MA Modern British Studies

This new programme for 2014 entry will provides an intellectually rigorous introduction to Modern British Studies through two core modules and your choice of optional modules. You will benefit from the expertise of a large number of British historians at Birmingham, who will both teach on the programme and provide expert supervision for your dissertation.

Course fact file

Type of Course: Taught

Study Options: Full time, part time

Duration: 12 months full-time, 24 months part-time

Start date: September

Details

You will study four core modules [see full descriptions below]:

  • New Directions in Modern British History
  • Sites and Sources in Modern British Studies
  • Historical Methods: Research Skills
  • Research Methods & Skills: Dissertation Preparation

All core modules are assessed by 4,000-word essay.

You will also choose two 20-credit optional modules - one in autumn and one in spring - or a 40-credit special-subject module which runs across both terms. The 20-credit modules are assessed by 4,000-word essay, while special subject modules are assessed by one three-hour exam and one take home essay exam paper. An indicative list of options can be found below.

You will complete the MA with a 15,000 word dissertation on a topic of your choice.

Modules

You will study four core modules:

New Directions in Modern British History

This module will expose you to some of the key debates and moments in Modern British Studies and its associated historiography. There are difficulties in identifying organising narratives for understanding modern Britain. How do we write history that remains intellectually inclusive, avoids privileging historic and contemporary historiographical concerns and creates conversations that cut across regional, temporal and disciplinary boundaries? This module will introduce you to historical works that have stimulated new visions the past and its role in public life.  If British society and culture has changed, so has the way that historians have approached and conceptualised it. While the module focuses on a series of key interventions, we will situate these in the context of broader debates about Modern Britain.

Sites and Sources in Modern British Studies

This module goes beyond thinking about Britain in terms of the great and the good and introduces you to rich and diverse sources through which historians have tried to understand the contours of everyday life in the past. The module will enable you to capture the pluralistic and inchoate messiness of ordinary life and historical change. A seaside postcard can be just as useful to a historian as a work of art. It is a module that will give you grounding in the interpretation of different sources and the problems and possibilities these present in studying the past.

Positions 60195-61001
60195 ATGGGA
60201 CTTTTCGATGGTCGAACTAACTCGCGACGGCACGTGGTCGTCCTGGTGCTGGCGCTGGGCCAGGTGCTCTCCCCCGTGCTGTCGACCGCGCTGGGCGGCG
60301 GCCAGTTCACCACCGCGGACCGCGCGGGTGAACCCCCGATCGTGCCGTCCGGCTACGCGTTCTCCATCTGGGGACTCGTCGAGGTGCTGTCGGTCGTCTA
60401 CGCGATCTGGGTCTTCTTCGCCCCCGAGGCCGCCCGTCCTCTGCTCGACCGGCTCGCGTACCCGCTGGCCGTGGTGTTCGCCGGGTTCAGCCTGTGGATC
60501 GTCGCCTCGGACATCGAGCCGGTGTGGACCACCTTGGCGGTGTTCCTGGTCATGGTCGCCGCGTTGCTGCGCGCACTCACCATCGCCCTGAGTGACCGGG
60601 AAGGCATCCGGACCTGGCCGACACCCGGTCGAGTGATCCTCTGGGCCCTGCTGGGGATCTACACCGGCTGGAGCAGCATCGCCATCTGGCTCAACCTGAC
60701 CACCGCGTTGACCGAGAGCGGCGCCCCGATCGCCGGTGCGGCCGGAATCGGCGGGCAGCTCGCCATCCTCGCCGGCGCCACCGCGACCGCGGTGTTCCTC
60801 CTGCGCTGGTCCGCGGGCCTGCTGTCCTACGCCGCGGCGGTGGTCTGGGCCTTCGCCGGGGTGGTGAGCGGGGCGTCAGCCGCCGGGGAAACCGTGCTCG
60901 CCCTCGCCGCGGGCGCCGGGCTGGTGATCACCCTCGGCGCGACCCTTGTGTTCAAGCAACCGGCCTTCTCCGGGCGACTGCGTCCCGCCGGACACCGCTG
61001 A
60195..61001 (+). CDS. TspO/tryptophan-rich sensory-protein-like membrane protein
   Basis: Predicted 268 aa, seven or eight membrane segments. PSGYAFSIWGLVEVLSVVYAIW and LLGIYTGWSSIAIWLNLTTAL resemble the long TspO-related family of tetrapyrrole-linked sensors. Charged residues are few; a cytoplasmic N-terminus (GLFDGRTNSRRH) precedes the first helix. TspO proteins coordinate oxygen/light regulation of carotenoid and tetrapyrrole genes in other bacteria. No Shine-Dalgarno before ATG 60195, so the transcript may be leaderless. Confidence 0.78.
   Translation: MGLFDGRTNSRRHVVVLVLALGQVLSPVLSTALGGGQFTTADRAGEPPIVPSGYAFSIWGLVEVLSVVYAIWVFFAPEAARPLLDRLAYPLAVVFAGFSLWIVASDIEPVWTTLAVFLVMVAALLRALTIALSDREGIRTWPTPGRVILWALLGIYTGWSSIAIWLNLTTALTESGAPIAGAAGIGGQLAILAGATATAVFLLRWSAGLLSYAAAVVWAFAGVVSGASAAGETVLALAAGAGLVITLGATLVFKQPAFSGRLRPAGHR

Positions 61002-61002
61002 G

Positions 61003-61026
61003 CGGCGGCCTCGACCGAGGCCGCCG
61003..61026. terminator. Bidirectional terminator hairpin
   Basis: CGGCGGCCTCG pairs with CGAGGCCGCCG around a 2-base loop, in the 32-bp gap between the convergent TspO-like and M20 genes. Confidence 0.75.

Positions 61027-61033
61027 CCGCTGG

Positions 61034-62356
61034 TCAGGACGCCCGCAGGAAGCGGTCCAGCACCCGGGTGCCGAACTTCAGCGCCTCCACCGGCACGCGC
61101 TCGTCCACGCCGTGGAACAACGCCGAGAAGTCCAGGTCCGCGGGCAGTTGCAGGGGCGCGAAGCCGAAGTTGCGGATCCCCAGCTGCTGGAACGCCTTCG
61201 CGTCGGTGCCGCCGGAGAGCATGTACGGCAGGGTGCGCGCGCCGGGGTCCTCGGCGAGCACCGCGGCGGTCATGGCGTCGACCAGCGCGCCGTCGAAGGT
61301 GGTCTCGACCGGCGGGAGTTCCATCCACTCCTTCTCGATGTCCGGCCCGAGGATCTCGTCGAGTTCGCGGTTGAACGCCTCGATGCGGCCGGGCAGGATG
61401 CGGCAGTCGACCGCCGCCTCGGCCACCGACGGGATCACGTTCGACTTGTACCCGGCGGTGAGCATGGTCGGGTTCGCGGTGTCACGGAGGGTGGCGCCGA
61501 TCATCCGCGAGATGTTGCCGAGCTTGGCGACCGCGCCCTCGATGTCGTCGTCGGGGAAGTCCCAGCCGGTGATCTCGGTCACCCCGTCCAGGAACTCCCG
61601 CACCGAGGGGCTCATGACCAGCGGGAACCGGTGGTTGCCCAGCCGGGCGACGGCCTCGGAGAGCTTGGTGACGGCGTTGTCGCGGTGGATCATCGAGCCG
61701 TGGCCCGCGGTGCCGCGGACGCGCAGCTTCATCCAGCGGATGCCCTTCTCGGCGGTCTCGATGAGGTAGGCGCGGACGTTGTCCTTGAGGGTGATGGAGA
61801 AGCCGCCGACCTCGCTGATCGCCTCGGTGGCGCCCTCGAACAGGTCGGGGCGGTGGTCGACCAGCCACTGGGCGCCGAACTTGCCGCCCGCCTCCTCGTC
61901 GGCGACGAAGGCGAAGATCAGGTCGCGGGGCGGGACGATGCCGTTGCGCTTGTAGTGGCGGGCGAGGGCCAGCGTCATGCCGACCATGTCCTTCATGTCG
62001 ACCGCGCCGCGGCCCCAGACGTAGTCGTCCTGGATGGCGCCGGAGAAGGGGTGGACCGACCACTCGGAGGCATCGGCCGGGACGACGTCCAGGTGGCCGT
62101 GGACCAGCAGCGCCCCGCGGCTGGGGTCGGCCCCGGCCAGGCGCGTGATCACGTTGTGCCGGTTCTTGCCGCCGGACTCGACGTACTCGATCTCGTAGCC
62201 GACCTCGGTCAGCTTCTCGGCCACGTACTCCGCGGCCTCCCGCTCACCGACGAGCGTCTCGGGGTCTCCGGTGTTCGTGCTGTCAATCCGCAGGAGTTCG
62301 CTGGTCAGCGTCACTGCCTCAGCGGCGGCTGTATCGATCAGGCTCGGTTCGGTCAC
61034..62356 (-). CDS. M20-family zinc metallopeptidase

Historical Methods

This module introduces you to the major developments in historical approaches since the Second World War and to some of the major schools of, or tendencies in, historical research such as the Annales School, the English historians’ response to Marxism, cultural history, the linguistic turn, gender, history of science and critical social theory (Geertz and Foucault). The focus is on the application of the ideas to historical practice then and now.

Research Methods and Skills: Dissertation Preparation

This module covers what the dissertation project will entail. You will be expected to produce a short dissertation proposal for submission and you will be allocated a tutor who will supervise your dissertation preparation work. You will have one-to-one meetings with your supervisor, but you will also attend available generic sessions on skills run on the Research Skills module and available across the University.

You will also choose two optional modules from a range which may include:

  • 'A Hard Rain’s Gonna Fall’: Nuclear weapons and the Cold War
  • Britain at the Movies
  • Britain’s Wars of Colonisation and Decolonisation
  • Hidden from History: Homosexuality through History from the Ancient World to the Present Day
  • On the Road to Nowhere? Traffic, Transport and Mobility in 20th Century Britain
  • Reason and Romance: the cultural history of 19th Century Britain
  • Sex and Sexualities in the Modern British World, 1880-1970
  • Speaking to the People: Political Communication in 20th Century Britain